Controversy mars countdown to constitutional referendum

Controversy, invective and violence have marred the run-up to the first-ever referendum in Kenya, which will either reject or ratify a proposed new constitution on Monday.

More than half of the 11 million registered voters are expected to turn out at polling stations across the country.

The referendum debate has bitterly divided this East African nation. Since the start of the campaign nearly three months ago, political rallies across the country have been the scene of violent clashes between rival camps and police.

Thus far, eight people have died and scores were injured in rallies in Mombasa, Kisumu, Kakamega and Garissa.

The two sides of the referendum question have traded blows, insults, lies and propaganda, prompting church leaders to hold prayer services for a peaceful outcome. Some Nairobi-based diplomats also fear that the country might plunge into chaos after the vote.

In the last few days, however, there has been a tentative calm, with tough police measures in place.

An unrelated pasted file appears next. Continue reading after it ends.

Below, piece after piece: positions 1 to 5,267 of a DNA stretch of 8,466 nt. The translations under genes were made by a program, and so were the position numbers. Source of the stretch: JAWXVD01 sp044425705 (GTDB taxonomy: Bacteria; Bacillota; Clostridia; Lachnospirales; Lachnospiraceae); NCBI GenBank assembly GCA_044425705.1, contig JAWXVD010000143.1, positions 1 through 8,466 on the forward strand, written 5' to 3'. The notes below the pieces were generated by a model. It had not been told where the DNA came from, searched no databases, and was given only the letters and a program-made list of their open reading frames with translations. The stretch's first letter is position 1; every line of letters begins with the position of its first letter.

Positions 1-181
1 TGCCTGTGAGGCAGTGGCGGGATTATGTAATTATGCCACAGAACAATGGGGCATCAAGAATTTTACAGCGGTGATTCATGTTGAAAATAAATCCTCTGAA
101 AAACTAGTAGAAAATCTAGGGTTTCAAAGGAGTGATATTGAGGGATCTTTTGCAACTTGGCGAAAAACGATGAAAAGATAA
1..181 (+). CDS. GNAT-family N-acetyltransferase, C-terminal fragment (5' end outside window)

A divided nation

The fight over the proposed new constitution has polarised the two blocs, identified by the banana symbol for "Yes" and the orange for "No".

President Mwai Kibaki supports the "Yes" camp, while his roads minister, Raila Odinga, and five other cabinet ministers are leading the "No" campaign in what looks like a cabinet revolt.

The referendum also seems to pitch two major ethnic communities against each other, with the Kikuyu largely behind the "Yes" vote and the Luo supporting the "No" vote. None of the other ethnic groups are allied as solidly to a specific side, and many people now see the referendum as a popularity contest between Kibaki and Odinga.